Krause says that UNFPA has moved quickly to distribute midwife supply kits as well as rudimentary delivery kits directly to women in the affected areas. The delivery kits include provisions for safe child delivery, including soap, plastic sheeting to lay on the ground, a clean razor blade for cutting the umbilical cord, a piece of string for tying it, and cloth to wrap the baby immediately after delivery.

UNFPA is also distributing clothing and personal hygiene kits to women in the affected regions—a crucial need in these traditional societies, according to Janet Momsen, a professor of economic geography at the University of California-Davis who has written extensively about gender and development in South Asia.

“Loss of privacy is also a major problem for women in terms of the cultural expectations in these patriarchal societies,” says Momsen. She adds that women doctors are crucial to the relief effort, because many women in South Asia will not go to male doctors.

The MISP also highlights steps to reduce HIV transmission during refugee situations, including respect for universal precautions against the virus such as condoms and the proper disposal of needles by injecting drug users.

According to Krause, this effort includes making condoms free and available to both refugees and relief personnel in a culturally sensitive way. “It doesn’t mean doing an HIV campaign or distributing them visibly, which could be offensive to some,” she says.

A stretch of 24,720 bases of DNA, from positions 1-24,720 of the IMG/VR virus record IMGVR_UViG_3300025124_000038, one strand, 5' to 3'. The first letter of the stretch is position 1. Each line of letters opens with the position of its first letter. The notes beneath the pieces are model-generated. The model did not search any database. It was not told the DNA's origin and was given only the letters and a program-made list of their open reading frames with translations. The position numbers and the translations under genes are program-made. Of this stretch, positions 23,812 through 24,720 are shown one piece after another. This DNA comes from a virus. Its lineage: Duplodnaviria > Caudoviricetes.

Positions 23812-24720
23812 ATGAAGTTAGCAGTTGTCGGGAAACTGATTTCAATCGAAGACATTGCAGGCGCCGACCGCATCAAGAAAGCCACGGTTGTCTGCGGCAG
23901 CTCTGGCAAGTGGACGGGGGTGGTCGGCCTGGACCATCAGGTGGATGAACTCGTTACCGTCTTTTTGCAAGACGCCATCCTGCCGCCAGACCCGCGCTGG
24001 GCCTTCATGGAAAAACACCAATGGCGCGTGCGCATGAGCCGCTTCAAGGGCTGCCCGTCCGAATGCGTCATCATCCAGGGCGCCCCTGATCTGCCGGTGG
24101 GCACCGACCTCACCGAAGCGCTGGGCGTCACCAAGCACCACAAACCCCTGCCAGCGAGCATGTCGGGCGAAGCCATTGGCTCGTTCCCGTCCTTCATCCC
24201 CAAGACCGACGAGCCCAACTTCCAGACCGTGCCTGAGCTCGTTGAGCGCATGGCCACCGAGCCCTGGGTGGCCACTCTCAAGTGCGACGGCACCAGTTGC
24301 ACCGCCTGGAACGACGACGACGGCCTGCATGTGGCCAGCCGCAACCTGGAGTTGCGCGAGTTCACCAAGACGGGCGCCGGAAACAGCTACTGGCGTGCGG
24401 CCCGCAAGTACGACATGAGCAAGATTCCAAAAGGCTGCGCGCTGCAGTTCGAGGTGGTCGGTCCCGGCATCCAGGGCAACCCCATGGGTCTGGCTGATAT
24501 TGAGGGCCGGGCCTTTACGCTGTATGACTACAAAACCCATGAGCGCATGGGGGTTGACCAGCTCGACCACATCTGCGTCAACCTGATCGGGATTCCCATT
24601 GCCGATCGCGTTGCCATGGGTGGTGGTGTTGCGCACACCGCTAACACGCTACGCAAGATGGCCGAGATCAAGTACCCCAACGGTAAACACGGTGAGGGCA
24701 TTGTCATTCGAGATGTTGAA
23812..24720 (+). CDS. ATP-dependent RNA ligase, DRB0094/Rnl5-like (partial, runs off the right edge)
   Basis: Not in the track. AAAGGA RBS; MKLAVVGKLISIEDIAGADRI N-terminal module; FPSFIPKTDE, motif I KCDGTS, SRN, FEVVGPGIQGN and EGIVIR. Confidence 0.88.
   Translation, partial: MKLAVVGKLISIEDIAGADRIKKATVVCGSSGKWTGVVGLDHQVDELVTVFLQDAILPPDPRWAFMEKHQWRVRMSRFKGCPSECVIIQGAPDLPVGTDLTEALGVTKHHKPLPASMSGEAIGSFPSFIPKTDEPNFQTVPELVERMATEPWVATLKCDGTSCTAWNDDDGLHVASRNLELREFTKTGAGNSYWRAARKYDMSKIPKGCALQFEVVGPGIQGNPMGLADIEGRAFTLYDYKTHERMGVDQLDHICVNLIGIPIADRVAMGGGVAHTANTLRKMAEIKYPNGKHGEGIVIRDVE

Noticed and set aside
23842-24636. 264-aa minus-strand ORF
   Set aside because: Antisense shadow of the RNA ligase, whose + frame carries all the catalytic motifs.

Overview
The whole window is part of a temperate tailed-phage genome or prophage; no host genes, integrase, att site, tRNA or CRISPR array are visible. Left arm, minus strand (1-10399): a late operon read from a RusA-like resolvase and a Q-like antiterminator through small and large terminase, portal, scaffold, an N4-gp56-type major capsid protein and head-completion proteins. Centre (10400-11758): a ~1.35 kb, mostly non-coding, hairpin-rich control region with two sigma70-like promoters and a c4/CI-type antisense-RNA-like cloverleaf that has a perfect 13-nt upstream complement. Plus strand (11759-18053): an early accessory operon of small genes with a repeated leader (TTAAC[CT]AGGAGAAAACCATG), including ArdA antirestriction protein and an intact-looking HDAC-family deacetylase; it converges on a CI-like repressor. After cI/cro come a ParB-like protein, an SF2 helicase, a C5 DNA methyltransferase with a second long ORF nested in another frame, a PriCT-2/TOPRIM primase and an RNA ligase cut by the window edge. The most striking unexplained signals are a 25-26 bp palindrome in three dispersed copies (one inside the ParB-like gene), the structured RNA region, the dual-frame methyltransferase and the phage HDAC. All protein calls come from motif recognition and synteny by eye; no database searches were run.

Removing the Threat of Sexual Violence

Humanitarian agency officials are also alarmed about the possibility of widespread sexual violence against women and girls displaced by the tsunami. Ten days after the disaster, UNFPA was already reporting incidences of sexual exploitation, rape, and even gang rape in some affected areas.

But protecting these women and girls involves more than added security in refugee centers. Even the way aid is distributed to refugees or the lighting and placement of latrines in camps can place women at risk of attack, according to Wendy Young, director of external relations for the Women’s Commission for Refugee Women and Children.

“When women become the passive recipients of assistance and aren’t involved in its distribution, you inadvertently put them in a vulnerable position,” says Young. “They have to approach and ask for assistance, which may be implemented by people who want to harm them.” Both Krause and Momsen add that women in refugee camps often are forced to exchange sex for survival needs because they don’t feel safe to go out and gather fuel, food, or clean water for themselves and their families.